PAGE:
The connector is finally made up while the fluid pressure is maintained, by actuation of the tool T to axially load the confronting pin and box surfaces 16 and 19, while the pin body 14 is under compression and the box body 17 is under tension. Accordingly, when the fluid pressure is relieved there will be effected a pressure energized interference fit between the tapered pin surface 15 and box surface 18, while the confronting transverse surfaces 16 and 19 of the pin and box are in an axially pre-loaded condition. As a result, the completed joint or connector, as seen in FIG. 3, will have superior strength characteristics in terms of tensile, compressive and bending strength and a fluid tight joint is provided which is useful in making up lengths of pipe such as piles and pipelines.
When the hydraulic line connector 35 has been removed from the pressure port 34, it is preferred that the port 34 be plugged by a suitable screw plug 34a as seen in FIG. 3.
Such a connection of pipe sections 10 and 12 can be easily and quickly made with the usual pipe handling equipment found on drilling barges and the like and with the pipe sections disposed vertically or at batter angles while being initially stabbed together and the making up of the connection can be accomplished more quickly than welded connections have been heretofore made. Thus, the invention not only provides a strong and durable connection which can withstand the severe service of subsea pipelines and piles, but economies are effected in terms of the speed with which the connections can be made up utilizing the very expensive rig or barge equipment.
The present invention involves locking means L cooperably engageable between the pin and the box in such a manner that the pin body secton 14 is held compressively with its end surface 16 engaged with the opposing shoulder 19 of the box, and with the box body section 17 held in tension, while the tapered pin and box surfaces are coengaged by the pressure energized shrink fit, upon the relief of the pressure fluid from the region between the opposed metal-to-metal sealing sections 37 and 38.
Referring to FIG. 3 the made-up connection C is better illustrated in an enlarged scale. In this form, the locking means L comprises a locking element 50 carried by the pin P and adapted to automatically engage within the box B when the opposing transverse pin and box surfaces 16 and 19 are fully loaded together by the loading tool T. More specifically, the locking element 50 is in the form of a locking ring which is of split construction, as indicated by the broken line in FIG. 3 at 51, and is disposed within a circumferentially extended external groove 52 in the pin body 14 above the tapered surface 15. The split ring 50 is inherently resiliently expansible so as to project outwardly of the outer periphery of the pin P for engagement within a circumferentially extended internal groove 53 adjacent the upper end of the box body 17 above the tapered surface 18 of the latter. Preferably, the lower outer corner of the lock ring 15 is downwardly and inwardly beveled to provide the surface 54 which is engageable with the outwardly flared surface 55 at the upper inner end of the box body, so that when the pin is being stabbed into the box, the coengaging surfaces 54 on the ring and 55 on the box will cam the lock ring 50 inwardly to enable movement of the pin into the box.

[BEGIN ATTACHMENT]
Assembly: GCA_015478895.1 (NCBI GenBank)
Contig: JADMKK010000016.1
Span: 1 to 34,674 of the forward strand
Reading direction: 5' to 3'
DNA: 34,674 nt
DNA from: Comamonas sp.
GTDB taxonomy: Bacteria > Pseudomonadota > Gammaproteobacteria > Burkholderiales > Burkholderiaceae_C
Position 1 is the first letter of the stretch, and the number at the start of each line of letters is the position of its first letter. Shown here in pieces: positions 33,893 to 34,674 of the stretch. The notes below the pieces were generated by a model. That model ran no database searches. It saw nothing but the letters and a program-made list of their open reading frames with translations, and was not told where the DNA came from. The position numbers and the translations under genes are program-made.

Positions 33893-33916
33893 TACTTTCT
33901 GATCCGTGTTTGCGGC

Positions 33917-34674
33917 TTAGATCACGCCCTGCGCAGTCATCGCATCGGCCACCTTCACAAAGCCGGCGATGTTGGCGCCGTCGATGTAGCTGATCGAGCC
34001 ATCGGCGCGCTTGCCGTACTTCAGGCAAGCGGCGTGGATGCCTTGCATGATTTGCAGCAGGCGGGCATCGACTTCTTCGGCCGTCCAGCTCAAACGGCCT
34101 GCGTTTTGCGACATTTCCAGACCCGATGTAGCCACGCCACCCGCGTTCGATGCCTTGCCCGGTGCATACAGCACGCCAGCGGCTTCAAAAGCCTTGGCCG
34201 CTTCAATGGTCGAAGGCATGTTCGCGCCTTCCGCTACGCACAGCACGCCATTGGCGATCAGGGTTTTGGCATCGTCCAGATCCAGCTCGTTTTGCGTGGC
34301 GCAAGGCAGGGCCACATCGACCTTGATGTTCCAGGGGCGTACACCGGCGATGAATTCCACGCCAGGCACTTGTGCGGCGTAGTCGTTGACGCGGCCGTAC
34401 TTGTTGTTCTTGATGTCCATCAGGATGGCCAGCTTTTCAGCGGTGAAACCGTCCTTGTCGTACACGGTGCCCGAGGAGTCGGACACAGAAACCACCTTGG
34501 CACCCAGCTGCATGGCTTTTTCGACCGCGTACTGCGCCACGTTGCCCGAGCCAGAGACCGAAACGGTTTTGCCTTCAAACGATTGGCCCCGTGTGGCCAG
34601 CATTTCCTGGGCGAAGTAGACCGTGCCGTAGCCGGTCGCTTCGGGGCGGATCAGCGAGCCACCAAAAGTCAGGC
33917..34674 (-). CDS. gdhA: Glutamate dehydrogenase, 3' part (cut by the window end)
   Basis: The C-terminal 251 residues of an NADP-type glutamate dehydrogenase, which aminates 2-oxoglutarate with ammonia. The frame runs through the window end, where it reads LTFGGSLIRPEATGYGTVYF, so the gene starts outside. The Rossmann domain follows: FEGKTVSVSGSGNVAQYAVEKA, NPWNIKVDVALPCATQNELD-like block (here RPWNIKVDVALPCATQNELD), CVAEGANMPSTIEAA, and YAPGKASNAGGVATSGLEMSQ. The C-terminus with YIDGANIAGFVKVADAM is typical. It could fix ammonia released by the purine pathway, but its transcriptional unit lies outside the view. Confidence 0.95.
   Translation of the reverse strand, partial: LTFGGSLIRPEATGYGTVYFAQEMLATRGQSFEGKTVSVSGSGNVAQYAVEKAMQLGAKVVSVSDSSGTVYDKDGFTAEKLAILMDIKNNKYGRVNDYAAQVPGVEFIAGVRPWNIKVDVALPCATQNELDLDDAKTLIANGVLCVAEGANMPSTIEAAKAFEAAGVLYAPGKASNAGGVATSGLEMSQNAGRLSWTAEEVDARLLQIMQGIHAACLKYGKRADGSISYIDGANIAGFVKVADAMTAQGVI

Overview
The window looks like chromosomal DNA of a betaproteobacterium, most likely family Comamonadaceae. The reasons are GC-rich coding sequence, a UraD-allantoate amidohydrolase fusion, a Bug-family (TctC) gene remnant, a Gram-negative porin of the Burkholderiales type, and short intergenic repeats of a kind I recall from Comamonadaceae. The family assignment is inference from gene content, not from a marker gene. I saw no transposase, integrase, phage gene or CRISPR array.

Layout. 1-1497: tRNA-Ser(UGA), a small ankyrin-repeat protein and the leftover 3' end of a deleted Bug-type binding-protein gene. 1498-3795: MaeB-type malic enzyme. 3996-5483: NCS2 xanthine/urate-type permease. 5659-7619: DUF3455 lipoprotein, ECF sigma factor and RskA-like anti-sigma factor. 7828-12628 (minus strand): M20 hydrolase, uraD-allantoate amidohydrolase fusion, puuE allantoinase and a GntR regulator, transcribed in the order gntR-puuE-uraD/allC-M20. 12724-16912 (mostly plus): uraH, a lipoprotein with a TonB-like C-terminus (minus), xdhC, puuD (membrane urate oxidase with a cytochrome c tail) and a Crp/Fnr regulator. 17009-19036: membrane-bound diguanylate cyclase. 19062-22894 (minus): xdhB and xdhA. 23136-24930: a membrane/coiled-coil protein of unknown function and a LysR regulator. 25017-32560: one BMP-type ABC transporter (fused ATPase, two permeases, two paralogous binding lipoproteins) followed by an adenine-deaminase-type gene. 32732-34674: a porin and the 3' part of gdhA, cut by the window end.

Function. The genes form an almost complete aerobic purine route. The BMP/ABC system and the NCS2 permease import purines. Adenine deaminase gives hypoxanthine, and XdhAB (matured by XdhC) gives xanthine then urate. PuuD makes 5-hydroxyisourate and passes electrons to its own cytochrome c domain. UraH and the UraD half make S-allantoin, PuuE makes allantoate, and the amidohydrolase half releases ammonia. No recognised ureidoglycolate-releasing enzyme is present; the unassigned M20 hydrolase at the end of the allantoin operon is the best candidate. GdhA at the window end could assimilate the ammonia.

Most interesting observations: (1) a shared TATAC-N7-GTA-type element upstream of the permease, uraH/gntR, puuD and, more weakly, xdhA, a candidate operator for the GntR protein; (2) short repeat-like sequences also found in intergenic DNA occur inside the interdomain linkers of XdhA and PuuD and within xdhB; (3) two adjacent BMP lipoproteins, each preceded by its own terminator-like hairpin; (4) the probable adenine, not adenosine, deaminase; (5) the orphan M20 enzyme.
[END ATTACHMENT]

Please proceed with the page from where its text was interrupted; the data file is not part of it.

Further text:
The groove 52 within the pin body is defined by a lower horizontal shoulder 56 and the groove 53 in the box is defined by an upper horizontal shoulder 57, the pin shoulder 56 facing upwardly and the box shoulder 57 facing downwardly for engagement with the respective lower and upper surfaces of the lock ring 50 when the lock ring 50 expands outwardly into the groove 53 upon final makeup of the connection. In this embodiment, the engagement of the upper end of the lock ring 50 beneath the box shoulder 57 and the lower end of the lock ring 50 against the pin shoulder 56 is automatic when the parts are finally preloaded by the tool T, and when the tool is released, the coengaged lock ring and pin and box shoulders maintain the confronting pin and box surfaces 16 and 19 preloaded, with the pin body in compression and the box body in tension, with the confronting tapered surfaces 15 and 18 lockingly coengaged by the pressure energized shrink fit, when the pressure fluid is released.
Referring to FIG. 4 a modified construction is shown wherein the locking ring means L is in the form of a split, resiliently contractable split locking ring 150. As before, the pin body 14 has the tapered outer surface 15 seating in the tapered surface 18 of the box body 17, with the lower end 16 of the pin compressively engaged against the upwardly facing internal box shoulder 19. As shown, the connector C is fully madeup, and pressure fluid has been supplied through the passage 34 to the region between the upper and lower sealing portions or sections 37 and 38 of the pin and box bodies while the connection has been axially preloaded by the application of the loading tool T to the upwardly facing loading shoulder 20 on the pin and to the downwardly facing shoulder 21 on the box, whereby the pin body 14 is compressively preloaded and the box body 17 is in tension. The locking ring 150 constitutes means for retaining the pin and box in such a preloaded condition.